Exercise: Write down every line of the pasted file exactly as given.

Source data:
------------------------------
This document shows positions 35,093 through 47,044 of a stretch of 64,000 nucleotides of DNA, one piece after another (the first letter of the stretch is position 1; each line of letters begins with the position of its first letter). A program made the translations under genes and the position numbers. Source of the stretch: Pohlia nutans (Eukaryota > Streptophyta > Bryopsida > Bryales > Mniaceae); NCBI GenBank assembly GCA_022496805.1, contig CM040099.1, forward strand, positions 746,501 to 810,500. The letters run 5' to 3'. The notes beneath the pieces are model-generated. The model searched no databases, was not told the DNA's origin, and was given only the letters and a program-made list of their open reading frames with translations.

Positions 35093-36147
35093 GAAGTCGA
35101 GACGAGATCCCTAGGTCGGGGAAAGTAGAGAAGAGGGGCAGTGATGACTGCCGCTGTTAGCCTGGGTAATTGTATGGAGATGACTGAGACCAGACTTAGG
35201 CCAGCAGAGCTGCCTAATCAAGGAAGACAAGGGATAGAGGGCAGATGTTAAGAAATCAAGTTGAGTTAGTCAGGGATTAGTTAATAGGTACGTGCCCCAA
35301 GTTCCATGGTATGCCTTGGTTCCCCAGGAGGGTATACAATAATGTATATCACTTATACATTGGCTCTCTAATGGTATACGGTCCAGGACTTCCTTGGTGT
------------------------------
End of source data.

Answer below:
This document shows positions 35,093 through 47,044 of a stretch of 64,000 nucleotides of DNA, one piece after another (the first letter of the stretch is position 1; each line of letters begins with the position of its first letter). A program made the translations under genes and the position numbers. Source of the stretch: Pohlia nutans (Eukaryota > Streptophyta > Bryopsida > Bryales > Mniaceae); NCBI GenBank assembly GCA_022496805.1, contig CM040099.1, forward strand, positions 746,501 to 810,500. The letters run 5' to 3'. The notes beneath the pieces are model-generated. The model searched no databases, was not told the DNA's origin, and was given only the letters and a program-made list of their open reading frames with translations.

Positions 35093-36147
35093 GAAGTCGA
35101 GACGAGATCCCTAGGTCGGGGAAAGTAGAGAAGAGGGGCAGTGATGACTGCCGCTGTTAGCCTGGGTAATTGTATGGAGATGACTGAGACCAGACTTAGG
35201 CCAGCAGAGCTGCCTAATCAAGGAAGACAAGGGATAGAGGGCAGATGTTAAGAAATCAAGTTGAGTTAGTCAGGGATTAGTTAATAGGTACGTGCCCCAA
35301 GTTCCATGGTATGCCTTGGTTCCCCAGGAGGGTATACAATAATGTATATCACTTATACATTGGCTCTCTAATGGTATACGGTCCAGGACTTCCTTGGTGT